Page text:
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Japan's Osaka and Nishikori make it to US Open semi-finals

media Men's singles semi-finalist Kei Nishikori of Japan and women's singles semi-finalist Naomi Osaka of Japan pose for a portrait outside The Kitano Hotel following their quarter-final matches at then 2018 US Open at The Kitano Hotel on September 5, 2018 Alex Pantling / GETTY IMAGES NORTH AMERICA / AFP

Kei Nishikori and Naomi Osaka made history by both reaching the US Open semi-finals, the first time Japanese players got so high in both singles competitions during a Grand Slam. Osaka is the first Japanese woman to get into the top four of the US Open, the last time it happened in a Grand Slam was in 1996, when Kimiko Date got to the quarter-finals at Wimbleton

Osaka beat Lesia Tsurenko 6-1 6-1. Afterwards the 20-year old speculated about what it would be like to win: “I always thought if I were to win a Grand Slam, the first one I'd want to win is the US Open, because I have grown up [in the United States] and then my grandparents can come and watch.”

She plays against Madison Keys from the US on Thursday. She has ambitions of winning, but says she is not putting too much pressure on herself.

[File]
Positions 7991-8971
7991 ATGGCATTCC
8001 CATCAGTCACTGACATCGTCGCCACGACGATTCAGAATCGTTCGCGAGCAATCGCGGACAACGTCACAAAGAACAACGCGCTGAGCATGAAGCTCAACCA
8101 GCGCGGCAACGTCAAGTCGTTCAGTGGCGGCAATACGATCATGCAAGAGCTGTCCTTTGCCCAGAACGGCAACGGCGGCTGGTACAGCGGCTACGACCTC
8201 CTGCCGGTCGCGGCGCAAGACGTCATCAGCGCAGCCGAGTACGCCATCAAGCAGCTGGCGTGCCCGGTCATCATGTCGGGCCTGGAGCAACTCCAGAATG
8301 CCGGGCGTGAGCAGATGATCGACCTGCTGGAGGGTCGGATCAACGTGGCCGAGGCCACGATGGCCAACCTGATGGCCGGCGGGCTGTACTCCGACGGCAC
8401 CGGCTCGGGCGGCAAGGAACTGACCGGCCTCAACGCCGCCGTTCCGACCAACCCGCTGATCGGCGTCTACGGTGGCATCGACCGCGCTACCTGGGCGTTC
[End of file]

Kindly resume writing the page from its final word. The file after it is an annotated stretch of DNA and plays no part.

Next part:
“I know I'm in a position that I can possibly [be number one] but I want to really think that I'm grateful to be in the position that I am in the first place, and I just want to take, one point at a time,” she said. “I know that the players that are at this final stages of the tournament, they're really good. I know that everyone wants to win this tournament.”

An understatement, as the other quarter-final match involves Serena Williams, who has won the US Open six times.

She faces Latvian Anastasija Sevastova, after winning Wednesday against Czech Karolia Pliskova, 6-4, 6-3, barely breaking a sweat, despite the sweltering conditions.

In the men’s competition, Kei Nishikori pulled off a tight five-set victory against Marin Cilic. He will go to the semi-finals against Novak Djokovic who managed to win against Australian John Milman, 6-3 6-4 6-4, also despite the heat and humidity.

Millman is used to the heat, but he actually left the court to change his clothes in the second match, when the score was even, 2-2. He said he could not put the ball in his pocket because his shorts were soaked with sweat.

The US Tennis Association said they allowed this because Millman was sweating so much that he was making the floor dangerous to play on.

“I'm not normally like the biggest sweater. But I don't know. I was really sweating,” Millman told reporters after the match. “The conditions are really tough. I think you can see that with everyone. Everyone's struggling a little bit.”

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